If you look at the listing in detail you’ll see it’s pokes the machine code instructions into address memory &9000.

Ok, now that we have the data loaded, let’s run the program.



then press


You should see Disced load.

Disassembling the code

Ok, now that we’ve got a program up on screen, how do we disassemble it. Well I know that my code is loaded into the CPC ram at the following address &9000, so we need to disassemble from that address onwards to see the actual Z80 machine code. To bring up the disassembler built into Winape, press F7.

A little disassembler window should appear like below.

Maximize the window and click on the hand icon to enter an address, enter 9000 and press enter.

The code will be revealed

Select the first line (line &9000) and scroll down to where the code ends (at &962e)

Exporting Z80 code to file

Now that you’ve marked the code, let’s export it to a file. Right click on the marked code and choose Disassemble from the options.

And next select the output location to File, and change the Number format as well if you wish

Once done, open the exported .asm file with Notepad++

Here’s the resulting output and I’ve started adding comments to my code. The first ORG &9000 tells the assembler to load the code at that address


and the first call is to a block of code which loads the A register with a value of &0002 and then calls an Amstrad Firmware Jumpblock which does a mode change, let’s look at that little block of code at L933D

how do I know, because I looked up the codes here.

90 #BC0E    SCR SET MODE    Set screen into new mode.

So that’s it ! this is the end of Part 1 of this new mini-series, please continue on to Part 2.




Posted in Disassemble, Disced, MAXAM, WinApe, Z80 Machine code | 4 Comments

Amstrad CPC 472 facebook group


This is an extremely short post to let you know I’ve created a Facebook group devoted to the Amstrad CPC 472 – we will use this group to post about anything related to the Amstrad CPC 472 including for sale ad or photos of newly acquired 472’s etc.

You can join it at the following link


thanks !



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My second CPC 472 !

Well I think i’ll take a break from buying CPC’s as i’ve now got 7 of them,

2x CPC 472

2x CPC 664

2x CPC 464

1x CPC6128

This is 6 more CPC’s than I had back in the 80’s, oh well, it’s fun. Yesterday my 2nd CPC 472 arrived and it’s working great, it even came with a Colour Monitor (in Spanish) and a game and the TV modulator. I’ve no idea what I’ll do with the TV modulator. Oh it also came with a joystick.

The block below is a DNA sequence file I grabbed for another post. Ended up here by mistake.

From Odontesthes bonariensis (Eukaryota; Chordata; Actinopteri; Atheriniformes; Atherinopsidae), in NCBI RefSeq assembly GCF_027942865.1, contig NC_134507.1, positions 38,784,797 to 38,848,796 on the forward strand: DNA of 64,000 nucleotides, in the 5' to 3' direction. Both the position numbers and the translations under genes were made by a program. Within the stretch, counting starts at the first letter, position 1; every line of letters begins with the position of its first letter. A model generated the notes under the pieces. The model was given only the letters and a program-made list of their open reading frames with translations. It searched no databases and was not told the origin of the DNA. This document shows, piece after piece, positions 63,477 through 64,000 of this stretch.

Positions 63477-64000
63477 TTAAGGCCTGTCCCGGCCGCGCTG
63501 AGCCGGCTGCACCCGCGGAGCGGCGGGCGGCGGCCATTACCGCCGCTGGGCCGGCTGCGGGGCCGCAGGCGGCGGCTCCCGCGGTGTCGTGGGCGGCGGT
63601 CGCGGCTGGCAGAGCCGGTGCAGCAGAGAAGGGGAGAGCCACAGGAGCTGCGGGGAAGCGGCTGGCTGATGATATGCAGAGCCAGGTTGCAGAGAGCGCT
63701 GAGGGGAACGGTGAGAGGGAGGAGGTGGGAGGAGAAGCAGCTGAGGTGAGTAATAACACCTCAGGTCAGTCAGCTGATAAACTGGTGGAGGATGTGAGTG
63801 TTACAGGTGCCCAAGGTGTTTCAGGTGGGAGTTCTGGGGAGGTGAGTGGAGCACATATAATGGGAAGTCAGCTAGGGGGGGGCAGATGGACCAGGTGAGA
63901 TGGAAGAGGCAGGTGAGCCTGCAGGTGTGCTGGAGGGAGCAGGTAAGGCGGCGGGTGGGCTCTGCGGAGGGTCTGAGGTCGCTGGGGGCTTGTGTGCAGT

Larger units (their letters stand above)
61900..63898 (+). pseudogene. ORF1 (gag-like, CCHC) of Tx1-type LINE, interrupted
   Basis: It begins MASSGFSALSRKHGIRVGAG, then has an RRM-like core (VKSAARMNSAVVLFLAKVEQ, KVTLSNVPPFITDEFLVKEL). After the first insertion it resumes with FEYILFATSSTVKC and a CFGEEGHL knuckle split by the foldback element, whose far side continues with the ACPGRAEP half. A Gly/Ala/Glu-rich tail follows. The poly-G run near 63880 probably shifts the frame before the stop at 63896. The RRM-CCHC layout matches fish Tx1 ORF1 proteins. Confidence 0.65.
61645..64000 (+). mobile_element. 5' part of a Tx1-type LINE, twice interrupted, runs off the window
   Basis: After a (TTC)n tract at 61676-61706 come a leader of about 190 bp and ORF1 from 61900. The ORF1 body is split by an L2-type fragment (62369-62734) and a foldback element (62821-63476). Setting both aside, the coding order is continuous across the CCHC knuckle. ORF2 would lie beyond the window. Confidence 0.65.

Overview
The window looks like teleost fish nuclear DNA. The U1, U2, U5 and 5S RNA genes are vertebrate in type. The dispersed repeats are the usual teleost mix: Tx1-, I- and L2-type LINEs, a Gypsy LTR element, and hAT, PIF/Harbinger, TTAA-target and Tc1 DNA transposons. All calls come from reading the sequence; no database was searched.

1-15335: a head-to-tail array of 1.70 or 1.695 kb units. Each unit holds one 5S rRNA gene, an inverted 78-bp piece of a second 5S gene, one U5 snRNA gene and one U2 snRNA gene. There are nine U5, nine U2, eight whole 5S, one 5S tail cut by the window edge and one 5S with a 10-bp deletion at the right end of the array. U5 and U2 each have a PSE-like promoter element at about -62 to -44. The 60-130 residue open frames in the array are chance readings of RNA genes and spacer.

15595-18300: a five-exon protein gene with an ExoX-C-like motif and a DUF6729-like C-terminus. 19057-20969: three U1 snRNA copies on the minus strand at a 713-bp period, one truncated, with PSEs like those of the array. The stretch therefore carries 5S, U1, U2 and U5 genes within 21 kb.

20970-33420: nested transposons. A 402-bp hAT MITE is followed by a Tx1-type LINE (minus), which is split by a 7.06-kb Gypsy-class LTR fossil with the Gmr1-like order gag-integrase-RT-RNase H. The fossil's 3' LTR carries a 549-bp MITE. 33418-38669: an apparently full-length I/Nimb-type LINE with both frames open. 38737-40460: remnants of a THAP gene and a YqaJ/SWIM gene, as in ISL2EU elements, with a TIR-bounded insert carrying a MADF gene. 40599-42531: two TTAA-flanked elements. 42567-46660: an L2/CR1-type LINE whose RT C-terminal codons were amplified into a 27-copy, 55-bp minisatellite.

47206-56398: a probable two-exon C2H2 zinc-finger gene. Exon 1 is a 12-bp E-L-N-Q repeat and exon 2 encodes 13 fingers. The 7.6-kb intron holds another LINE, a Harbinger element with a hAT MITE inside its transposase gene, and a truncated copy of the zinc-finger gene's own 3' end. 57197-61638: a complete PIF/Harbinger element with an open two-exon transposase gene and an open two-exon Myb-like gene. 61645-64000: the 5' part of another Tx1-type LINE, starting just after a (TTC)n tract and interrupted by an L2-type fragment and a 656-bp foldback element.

So here it is

I have seen read error a and read error b on some tape games but it improved after I cleaned the read head with IPA alcohol. I played my first game on it, Airwolf. Everything works perfectly but I can hear something rattling around on the inside so I’ll need to open it up and inspect it.

There you can see the ‘new’ monitor sitting on top of my old one, it works but when i adjust the brightness knob on the right side it flashes white across the screen, so that probably needs to be addressed.

Here’s the game that came with this CPC, it’s called Satan 2, seems to be a very colourful box.

and here’s the QuickShot joystick which looks brand new 🙂

The photos below are all from the ebay ad for posterity sake.

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CPC 472 user manual arrived in the post

I bought this manual on the Spanish version of ebay, and it arrived today !. The interesting thing to note is that the cover states CPC 464 but the manual’s title stated CPC 472.

The CPC472 came with some bizarre aspects, too. Reading 464 on the cover, but 472 on the bookneck. And, claiming that the 72K RAM would be required because of using the ROM of the CPC664 (whilst, the real CPC664 has only 64K RAM).

You can see photos of it here.


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My second CPC 464


I got this grey keyed 464 in February 11th or so 2020, but never got around to posting about it here.

But, better late than never 🙂

Unfortunately It wouldn’t power on at all.

Dead !

The motherboard is much smaller than the one in my original colour CPC 464, and the following wiki shows the different motherboards manufactured for CPC’s.



So I took it apart and found a loose connection, and after wiggling it (I’m pointing at the connection), the computer came to life !

This particular CPC was made in Germany using Schneider parts (keyboard and colouring) but made after the partnership with Amstrad/Schneider ended, so they used the parts remaining, in other words the grey keyboard, but with the Amstrad logo.

for details on the keyboard types see here https://www.cpcwiki.eu/index.php/Keyboard_Versions

and for help with non starting CPC’s see here


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Today I got a CPC 472 !

I’m growing my collection bit by bit, after doing a swap with Noel Llopis (in Spain), I got back a CPC 472 in the mail today, and it’s in lovely condition.


here’s the basic info (notice, BASIC 1.0) and it has the Spanish ROM, so (s1)

Here’s my entire family of CPC’s together.